A lot of people hold their Chihuahua, but…Do Chihuahuas like to be held?

In this article, you’ll discover five things every Chi owner should know.

You’ll learn:

  • The dangers of carrying your Chihuahua.
  • How to tell whether your Chi wants to be held or not.
  • The correct way vs. the wrong one to pick up your Chihuahua.
  • And more…

Do Chihuahuas like to be held?

Chihuahuas do not enjoy being held, and they could learn to accept it if their owner starts getting used to it during early puppyhood. Chihuahuas dislike being held by strangers – they feel uncomfortable and can become aggressive.

Five things you should know about holding your Chihuahua


#1: Chihuahua body language

What can tell you better if your Chihuahua enjoys being held or not other than their body language?

This is an important thing to know because it directly affects the bond you have with your dog.

Once you decode your Chihuahua’s language, you can work towards strengthening the bond.

Let’sLet’s look into what your Chihuahua is trying to tell you.

Could you hold me?

Sometimes your Chihuahua could be begging for you to hold them.

If your Chihuahua is used to being pampered, they might come closer to you and beg you to take them in your hands.

It’s each Chihuahua how they will show they want to be held.

Some will whine, others will bark and look you straight. Or, you could notice them pawing at you, standing up in front of you, or just looking at you with affection and expectation.

After you do what they ‘asked” of ‘you, try to see whether they stay relaxed n your arms. When they do, it means they want to be there.

Could you leave me alone?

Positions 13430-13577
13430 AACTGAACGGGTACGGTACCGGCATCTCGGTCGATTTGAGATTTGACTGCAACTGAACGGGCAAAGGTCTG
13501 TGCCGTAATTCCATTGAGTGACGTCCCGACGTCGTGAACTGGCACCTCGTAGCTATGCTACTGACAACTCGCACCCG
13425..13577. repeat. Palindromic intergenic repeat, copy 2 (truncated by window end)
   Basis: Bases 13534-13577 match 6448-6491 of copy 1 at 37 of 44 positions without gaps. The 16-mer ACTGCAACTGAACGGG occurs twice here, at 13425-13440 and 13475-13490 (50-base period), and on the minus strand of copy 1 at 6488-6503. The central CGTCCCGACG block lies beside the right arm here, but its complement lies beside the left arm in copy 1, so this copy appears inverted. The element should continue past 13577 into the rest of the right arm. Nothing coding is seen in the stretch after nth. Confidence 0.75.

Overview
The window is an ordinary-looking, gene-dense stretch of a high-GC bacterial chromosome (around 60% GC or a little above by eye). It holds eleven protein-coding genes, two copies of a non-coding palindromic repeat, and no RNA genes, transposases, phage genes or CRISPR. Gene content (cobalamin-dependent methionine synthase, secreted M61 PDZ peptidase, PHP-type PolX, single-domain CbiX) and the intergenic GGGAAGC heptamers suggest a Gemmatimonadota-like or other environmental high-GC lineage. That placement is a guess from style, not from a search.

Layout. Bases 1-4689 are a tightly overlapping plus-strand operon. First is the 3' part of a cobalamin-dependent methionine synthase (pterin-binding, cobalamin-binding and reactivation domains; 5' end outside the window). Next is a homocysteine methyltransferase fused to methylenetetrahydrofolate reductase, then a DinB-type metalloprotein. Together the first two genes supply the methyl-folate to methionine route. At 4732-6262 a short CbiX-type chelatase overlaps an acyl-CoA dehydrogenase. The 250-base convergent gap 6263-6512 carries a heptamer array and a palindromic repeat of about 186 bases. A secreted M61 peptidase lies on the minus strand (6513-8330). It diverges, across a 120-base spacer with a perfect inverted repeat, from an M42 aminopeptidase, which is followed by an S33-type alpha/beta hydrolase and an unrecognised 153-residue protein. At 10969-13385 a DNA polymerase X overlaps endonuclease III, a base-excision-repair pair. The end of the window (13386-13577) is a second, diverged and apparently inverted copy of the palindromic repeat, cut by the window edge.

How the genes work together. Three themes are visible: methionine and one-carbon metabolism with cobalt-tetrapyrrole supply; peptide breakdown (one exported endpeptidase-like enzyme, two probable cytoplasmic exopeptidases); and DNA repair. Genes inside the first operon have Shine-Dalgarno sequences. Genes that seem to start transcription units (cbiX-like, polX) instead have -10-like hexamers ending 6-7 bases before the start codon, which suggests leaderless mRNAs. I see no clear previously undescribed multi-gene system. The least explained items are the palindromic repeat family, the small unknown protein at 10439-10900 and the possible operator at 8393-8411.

Chihuahuas are intelligent, and you can expect them to pick up your intention to hold them by your body language. In cases when the dog doesn’tesn’t have it, it will attempt to avoid being held.

This could mean heading to their safe space – it could be their crate, a hiding spot under a chair, the distance between the couch and the wall, and so on.

In addition to trying to get away from your sight, they could:

These are the more discrete signs of discomfort and disapproval. As to the more obvious ones, they’reey’relly:

  • Barking.
  • Snarling.
  • Whining.
  • Growling.
  • Snapping at you.

Mixed feelings

Some Chihuahuas taken from the animal rescue could associate being held with unpleasant feelings.

They could have experienced some trauma in the past due to how their previous owners were treating them.

Maybe the previous owners handled them too rough. Or they attempted to trim the nails but did it incorrectly.

So, they will need time to adjust after you’veou’ven the Chihuahua to its new loving home.

They might allow you to pick them up but soon become uneasy in your arms and want to come down.

Another scenario is your Chihuahua wants to be picked up, but as soon as you approach them, they move away. It’s as if they’reey’reng, ‘I reconsidered; I’m.

Last, the Chihuahua might want to be held but doesn’tesn’t being picked up. This deserves our attention as being picked up and stored in conflict with Chi’sChi’sghts.